How much gender equality is there in Finland? Is it a myth?

by , under Enrique Tessieri

Finland scores poorly in a comparative study on migrant women employment in the Nordic region, according to Yle News. While 72% of migrant men are employed, the corresponding figure for migrant women is 55%, according to the study by the Ministry of Economic Affairs and Employment of Finland.

If we look at specific groups like Somali women, 17% are employed in Finland compared with 33% in Sweden.

Why are there such big differences in migrant women’s employment, especially those who are from North Africa and the Middle East?

Apart from the challenge of speaking the language and other factors, one of the factors may be the double whammy of racial and gender discrimination.

Read the full story here.

Women have made substantial gains in Finland by becoming the first country in Europe to grant women the right to vote and the first in the world to permit women to hold public office.

Even if Finnish women were able to vote and run for parliament, Finland had its first woman minister in 1924. After that, there was a long dry spell of women ministers. Moreover, women were not trusted to give citizenship to their children. Until 1984, only the Finnish father could pass on citizenship to the child.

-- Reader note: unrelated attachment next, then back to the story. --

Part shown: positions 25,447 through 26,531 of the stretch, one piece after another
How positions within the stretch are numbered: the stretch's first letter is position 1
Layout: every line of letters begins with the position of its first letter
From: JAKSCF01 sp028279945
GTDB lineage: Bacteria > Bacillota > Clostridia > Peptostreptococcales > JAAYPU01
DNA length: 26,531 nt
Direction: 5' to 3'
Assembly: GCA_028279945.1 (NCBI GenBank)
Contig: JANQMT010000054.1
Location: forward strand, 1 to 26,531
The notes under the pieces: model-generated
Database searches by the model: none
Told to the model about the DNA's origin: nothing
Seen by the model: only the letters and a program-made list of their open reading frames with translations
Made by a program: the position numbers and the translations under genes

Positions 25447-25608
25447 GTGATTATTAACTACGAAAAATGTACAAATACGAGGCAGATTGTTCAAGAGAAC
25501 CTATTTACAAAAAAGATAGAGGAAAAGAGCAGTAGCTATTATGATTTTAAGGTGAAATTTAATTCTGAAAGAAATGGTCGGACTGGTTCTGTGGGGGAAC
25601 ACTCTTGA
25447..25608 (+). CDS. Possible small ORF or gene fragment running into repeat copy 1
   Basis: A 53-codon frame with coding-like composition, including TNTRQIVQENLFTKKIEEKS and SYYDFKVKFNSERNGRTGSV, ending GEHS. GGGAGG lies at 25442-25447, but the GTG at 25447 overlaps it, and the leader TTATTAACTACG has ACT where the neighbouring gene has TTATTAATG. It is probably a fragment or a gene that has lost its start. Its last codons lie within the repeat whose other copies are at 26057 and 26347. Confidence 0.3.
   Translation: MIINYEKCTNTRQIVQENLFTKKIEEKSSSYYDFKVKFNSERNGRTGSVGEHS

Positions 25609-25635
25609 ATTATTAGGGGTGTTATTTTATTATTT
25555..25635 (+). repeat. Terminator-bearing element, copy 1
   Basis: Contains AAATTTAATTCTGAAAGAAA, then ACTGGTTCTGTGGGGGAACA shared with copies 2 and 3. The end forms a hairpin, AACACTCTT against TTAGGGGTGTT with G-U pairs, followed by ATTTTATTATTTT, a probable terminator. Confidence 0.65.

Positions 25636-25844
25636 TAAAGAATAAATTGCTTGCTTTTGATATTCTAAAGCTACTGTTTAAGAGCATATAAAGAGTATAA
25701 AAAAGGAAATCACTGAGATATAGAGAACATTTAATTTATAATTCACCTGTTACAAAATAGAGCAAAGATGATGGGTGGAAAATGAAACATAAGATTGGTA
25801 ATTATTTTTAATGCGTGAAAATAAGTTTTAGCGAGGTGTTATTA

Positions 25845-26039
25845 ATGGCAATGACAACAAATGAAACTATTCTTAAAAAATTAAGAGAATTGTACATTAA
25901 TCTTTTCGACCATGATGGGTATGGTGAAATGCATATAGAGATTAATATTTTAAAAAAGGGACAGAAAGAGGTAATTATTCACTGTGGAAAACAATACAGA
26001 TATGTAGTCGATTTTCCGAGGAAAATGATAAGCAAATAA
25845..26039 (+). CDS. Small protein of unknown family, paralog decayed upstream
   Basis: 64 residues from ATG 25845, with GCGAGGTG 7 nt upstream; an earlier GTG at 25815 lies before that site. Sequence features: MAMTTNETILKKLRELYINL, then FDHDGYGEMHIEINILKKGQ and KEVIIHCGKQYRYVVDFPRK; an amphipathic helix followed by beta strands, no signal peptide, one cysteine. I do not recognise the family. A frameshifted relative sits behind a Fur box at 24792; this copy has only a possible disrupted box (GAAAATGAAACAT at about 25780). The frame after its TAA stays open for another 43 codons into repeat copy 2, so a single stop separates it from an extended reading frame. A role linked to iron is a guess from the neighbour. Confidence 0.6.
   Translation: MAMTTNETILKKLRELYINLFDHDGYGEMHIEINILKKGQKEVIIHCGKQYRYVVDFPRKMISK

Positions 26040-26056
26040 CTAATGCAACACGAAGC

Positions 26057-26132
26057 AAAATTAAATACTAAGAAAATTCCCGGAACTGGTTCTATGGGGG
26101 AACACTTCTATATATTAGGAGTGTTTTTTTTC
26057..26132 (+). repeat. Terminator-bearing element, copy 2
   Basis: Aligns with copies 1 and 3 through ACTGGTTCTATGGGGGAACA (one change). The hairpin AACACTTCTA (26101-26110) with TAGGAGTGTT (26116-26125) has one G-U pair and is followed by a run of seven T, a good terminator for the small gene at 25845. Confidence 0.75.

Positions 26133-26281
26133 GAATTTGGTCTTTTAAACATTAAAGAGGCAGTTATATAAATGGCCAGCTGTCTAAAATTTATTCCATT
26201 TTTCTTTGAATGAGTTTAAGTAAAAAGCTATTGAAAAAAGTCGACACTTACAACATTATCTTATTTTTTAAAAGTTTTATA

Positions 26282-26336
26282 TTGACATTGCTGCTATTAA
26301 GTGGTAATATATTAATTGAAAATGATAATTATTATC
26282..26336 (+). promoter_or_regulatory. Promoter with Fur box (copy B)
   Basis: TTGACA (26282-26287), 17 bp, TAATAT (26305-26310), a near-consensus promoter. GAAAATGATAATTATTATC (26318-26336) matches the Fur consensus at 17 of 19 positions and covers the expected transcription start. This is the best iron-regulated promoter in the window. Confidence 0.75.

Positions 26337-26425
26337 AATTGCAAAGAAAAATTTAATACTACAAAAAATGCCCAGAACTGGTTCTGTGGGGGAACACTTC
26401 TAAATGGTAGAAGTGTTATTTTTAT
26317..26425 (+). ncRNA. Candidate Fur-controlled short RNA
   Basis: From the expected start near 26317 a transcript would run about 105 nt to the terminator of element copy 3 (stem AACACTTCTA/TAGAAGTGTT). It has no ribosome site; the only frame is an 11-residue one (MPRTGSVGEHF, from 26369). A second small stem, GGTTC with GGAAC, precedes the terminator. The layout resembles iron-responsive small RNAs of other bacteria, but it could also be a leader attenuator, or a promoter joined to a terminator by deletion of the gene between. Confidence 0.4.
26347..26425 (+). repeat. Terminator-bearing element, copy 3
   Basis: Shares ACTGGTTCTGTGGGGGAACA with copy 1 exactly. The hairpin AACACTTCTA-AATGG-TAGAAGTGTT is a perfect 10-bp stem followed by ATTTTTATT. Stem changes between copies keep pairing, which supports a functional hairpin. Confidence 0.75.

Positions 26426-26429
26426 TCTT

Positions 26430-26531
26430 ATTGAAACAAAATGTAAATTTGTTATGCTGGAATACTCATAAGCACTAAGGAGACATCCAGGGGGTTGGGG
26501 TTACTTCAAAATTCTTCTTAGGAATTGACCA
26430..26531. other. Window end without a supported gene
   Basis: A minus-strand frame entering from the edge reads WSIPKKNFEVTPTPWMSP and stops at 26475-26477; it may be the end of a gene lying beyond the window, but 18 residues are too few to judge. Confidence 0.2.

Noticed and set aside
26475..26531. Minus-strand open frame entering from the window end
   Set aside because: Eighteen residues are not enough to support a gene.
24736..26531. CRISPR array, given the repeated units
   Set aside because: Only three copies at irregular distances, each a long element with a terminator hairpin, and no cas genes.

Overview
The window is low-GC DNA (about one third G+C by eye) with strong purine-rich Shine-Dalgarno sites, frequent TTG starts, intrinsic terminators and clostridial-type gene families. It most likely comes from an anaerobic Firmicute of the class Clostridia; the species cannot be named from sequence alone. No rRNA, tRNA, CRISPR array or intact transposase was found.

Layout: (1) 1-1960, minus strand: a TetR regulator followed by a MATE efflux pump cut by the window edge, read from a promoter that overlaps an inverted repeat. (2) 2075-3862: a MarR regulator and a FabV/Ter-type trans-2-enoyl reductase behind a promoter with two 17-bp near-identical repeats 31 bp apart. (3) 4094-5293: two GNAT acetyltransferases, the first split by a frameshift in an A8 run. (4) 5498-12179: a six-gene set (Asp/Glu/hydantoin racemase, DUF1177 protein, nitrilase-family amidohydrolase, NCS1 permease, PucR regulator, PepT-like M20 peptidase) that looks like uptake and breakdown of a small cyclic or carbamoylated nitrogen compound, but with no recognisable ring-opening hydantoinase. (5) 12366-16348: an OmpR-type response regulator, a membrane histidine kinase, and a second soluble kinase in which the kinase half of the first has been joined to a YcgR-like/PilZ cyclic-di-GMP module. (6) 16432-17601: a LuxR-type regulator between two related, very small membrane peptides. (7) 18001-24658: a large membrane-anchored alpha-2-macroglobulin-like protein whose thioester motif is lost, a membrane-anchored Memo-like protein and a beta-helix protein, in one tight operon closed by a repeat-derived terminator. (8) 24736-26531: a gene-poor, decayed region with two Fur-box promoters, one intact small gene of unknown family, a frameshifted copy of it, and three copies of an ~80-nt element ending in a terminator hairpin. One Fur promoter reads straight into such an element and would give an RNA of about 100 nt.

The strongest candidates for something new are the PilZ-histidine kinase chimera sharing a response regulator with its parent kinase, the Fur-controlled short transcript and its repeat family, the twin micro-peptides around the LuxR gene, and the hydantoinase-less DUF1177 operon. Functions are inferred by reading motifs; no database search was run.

Other matters that eat away at the myth of the “perfect gender equality society” is that women make about 20% less salary than men. For migrants, the corresponding figure is 0.50 euros.

Moreover, Finland is also the second most violent country for women in the EU, according to a report by FRA European Union Agency for Fundamental Rights.

Minna Silanpää was appointed Finland’s first woman minister in 1926. Source: Government of Finland.
In this century we have seen a dramatic rise in the number of women ministers. In Marin’s government, women form a majority, with 60% of them being ministers. Source: Government of Finland.

Just like those who deny that racism is a serious social ill in our society, there are also those who deny that everything is fine on the gender-equality front.

Denial is a way of maintaining the status quo.